Q: Yesterday Minister for Europe Sir Alan Duncan made a statement, in which he criticized the opening of the Crimea Bridge, accused Russia of the “annexation of the Crimea” and expressed concerns over the alleged human rights violations on the peninsula. How can you comment on that? A: Unfortunately, we have to state that the British political establishment continues to deny current international realities.


15.05.2018 - Embassy Press Officer’s reply to a question concerning Sergei Skripal’s cooperation with Czech and Estonian intelligence services

Q: How would you comment on today’s British media reports on Sergei Skripal’s cooperation with Czech and Estonian intelligence services? A: Obviously, in the absence of any evidence of Russia’s involvement in Sergei and Yulia Skripal’s poisoning, UK special services are desperately trying to find a “motive” that could explain Moscow’s alleged guilt.


15.05.2018 - Ambassador Alexander Yakovenko met with members of the All-Party Parliamentary Group on Russia

On May 14, Ambassador Alexander Yakovenko met with members of the All-Party Parliamentary Group on Russia. They discussed the preparation for the upcoming World Cup in Russia, including the modalities of Russia’s cooperation with the United Kingdom. The Ambassador informed MPs that Russia is ready for the World Cup. On the Salisbury incident, Alexander Yakovenko brought to the attentions of MPs Russia’s position on this case and called upon the British government to hold a transparent investigation.


14.05.2018 - Embassy Press Officer’s reply to a question concerning violations of rights of Sergei and Yulia Skripal by the British authorities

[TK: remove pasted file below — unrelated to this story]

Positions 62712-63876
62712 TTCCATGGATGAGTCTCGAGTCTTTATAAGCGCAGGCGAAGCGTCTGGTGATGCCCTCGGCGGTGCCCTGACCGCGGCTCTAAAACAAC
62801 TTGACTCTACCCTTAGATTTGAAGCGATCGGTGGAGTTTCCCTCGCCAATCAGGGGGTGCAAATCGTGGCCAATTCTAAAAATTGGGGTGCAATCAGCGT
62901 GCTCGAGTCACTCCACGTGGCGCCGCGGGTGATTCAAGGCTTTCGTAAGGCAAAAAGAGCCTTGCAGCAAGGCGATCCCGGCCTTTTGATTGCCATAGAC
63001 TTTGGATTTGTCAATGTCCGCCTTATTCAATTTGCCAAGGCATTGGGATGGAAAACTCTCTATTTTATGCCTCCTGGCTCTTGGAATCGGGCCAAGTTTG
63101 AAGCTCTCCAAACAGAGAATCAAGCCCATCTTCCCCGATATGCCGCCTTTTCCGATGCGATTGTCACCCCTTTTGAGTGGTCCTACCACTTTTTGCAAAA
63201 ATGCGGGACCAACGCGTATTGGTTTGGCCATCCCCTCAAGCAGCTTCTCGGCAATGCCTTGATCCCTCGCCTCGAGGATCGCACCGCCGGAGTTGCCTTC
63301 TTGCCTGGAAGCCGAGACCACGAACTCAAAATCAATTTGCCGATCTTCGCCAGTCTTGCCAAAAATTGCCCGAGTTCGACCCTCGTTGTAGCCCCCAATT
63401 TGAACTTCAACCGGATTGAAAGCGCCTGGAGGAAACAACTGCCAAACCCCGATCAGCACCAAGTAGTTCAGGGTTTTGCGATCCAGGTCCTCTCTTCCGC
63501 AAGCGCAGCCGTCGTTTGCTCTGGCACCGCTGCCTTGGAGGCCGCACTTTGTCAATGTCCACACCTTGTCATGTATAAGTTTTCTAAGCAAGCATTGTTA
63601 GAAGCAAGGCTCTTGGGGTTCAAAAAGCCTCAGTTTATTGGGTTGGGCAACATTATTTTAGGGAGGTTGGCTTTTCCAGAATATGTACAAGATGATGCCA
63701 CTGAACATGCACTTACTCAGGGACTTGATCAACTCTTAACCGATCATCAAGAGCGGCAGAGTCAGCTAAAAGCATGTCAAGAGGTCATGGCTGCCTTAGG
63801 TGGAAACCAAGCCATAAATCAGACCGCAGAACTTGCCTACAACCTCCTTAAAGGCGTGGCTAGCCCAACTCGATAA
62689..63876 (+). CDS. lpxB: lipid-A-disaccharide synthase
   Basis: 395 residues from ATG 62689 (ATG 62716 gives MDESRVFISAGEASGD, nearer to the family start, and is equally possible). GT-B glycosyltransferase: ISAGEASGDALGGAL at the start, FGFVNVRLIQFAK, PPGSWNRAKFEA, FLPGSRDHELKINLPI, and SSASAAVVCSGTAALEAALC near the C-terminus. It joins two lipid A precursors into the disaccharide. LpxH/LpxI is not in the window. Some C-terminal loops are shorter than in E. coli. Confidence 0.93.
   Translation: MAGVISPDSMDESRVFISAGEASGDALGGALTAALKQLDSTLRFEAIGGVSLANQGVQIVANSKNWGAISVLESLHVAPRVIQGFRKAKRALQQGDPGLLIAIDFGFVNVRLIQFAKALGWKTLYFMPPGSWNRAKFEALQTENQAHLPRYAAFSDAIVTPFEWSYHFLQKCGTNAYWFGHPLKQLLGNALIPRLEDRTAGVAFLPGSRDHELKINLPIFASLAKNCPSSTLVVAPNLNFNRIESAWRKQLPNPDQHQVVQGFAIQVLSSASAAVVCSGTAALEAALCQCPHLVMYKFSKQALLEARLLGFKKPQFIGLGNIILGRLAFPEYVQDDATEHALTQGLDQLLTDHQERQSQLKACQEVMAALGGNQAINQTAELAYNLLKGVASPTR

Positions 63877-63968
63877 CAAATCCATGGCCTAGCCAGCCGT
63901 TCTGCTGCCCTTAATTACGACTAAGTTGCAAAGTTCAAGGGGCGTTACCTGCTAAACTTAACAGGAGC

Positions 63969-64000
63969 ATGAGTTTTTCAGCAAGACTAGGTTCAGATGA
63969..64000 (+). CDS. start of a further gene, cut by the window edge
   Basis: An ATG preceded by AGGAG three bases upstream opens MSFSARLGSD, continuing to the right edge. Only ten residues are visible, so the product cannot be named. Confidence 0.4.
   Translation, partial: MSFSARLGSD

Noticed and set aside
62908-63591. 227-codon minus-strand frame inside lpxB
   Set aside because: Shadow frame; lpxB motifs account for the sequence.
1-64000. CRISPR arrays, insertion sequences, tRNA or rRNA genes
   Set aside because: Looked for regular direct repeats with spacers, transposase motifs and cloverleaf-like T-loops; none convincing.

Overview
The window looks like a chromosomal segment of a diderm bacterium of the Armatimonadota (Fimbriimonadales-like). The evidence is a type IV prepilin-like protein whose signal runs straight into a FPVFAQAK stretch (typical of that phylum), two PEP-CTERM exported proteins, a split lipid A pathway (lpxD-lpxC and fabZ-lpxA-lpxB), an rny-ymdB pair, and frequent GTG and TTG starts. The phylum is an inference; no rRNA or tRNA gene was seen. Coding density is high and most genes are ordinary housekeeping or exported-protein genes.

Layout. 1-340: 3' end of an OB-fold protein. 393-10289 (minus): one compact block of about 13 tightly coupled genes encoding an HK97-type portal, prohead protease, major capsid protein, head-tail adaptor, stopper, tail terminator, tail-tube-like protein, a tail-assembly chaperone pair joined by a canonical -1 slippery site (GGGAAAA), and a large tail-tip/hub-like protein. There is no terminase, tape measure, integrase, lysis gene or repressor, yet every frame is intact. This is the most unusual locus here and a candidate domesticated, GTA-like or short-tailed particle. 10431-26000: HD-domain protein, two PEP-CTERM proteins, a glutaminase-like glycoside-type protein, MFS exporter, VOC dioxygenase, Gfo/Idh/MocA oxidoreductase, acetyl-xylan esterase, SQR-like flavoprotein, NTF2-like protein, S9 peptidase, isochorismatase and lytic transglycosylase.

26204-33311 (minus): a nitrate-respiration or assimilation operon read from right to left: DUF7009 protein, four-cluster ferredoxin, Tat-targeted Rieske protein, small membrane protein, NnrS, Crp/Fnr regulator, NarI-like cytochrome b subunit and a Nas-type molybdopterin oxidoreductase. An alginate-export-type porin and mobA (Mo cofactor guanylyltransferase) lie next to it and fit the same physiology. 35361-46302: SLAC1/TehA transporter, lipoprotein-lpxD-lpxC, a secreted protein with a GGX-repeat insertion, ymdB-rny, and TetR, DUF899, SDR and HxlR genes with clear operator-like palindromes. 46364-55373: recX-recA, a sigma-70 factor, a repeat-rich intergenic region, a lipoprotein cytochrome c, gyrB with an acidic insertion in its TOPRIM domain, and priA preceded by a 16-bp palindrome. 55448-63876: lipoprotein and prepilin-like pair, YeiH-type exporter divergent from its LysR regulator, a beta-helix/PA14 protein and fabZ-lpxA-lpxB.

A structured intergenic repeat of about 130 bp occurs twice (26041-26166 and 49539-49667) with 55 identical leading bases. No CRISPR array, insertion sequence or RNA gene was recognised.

Q. Does Russia plan to use international legal mechanisms to hold the UK responsible for violations of rights of Sergei and Yulia Skripal? A. Currently it’s too early to speak of specific steps that Russia could take. It is clear though that the UK continues to blatantly violate the rights of Sergei and Yulia Skripal, who might be forcibly detained on its territory, in addition to violations of Russia’s right to communicate with them in accordance with Article 36 of the bilateral Consular convention. In particular, the actions of the British authorities raise serious questions as regards to observance of the following rights enshrined in the Universal Declaration of Human Rights of 1948 and the Convention for the Protection of Human Rights and Fundamental Freedoms of 1950:


14.05.2018 - Attention Russian citizens!

The Russian Embassy in London has been informed of unmotivated stops and interrogations of Russian citizens, who legally arrive to Great Britain having UK visas, by the UK Border Force and police.


14.05.2018 - Embassy Press Officer replies to a media question regarding the statement by MI5 Director General

Question: What is your response to today’s Berlin speech by MI5 Director General Andrew Parker who called Russia a “pariah” over its “aggressive and pernicious” activities? Answer: The British government is rallying new participants into its anti-Russian campaign. The respective statements by the political leadership have been followed by National Security Adviser Sir Mark Sedwill, a number of high-ranking military officers, and now by Mr Parker.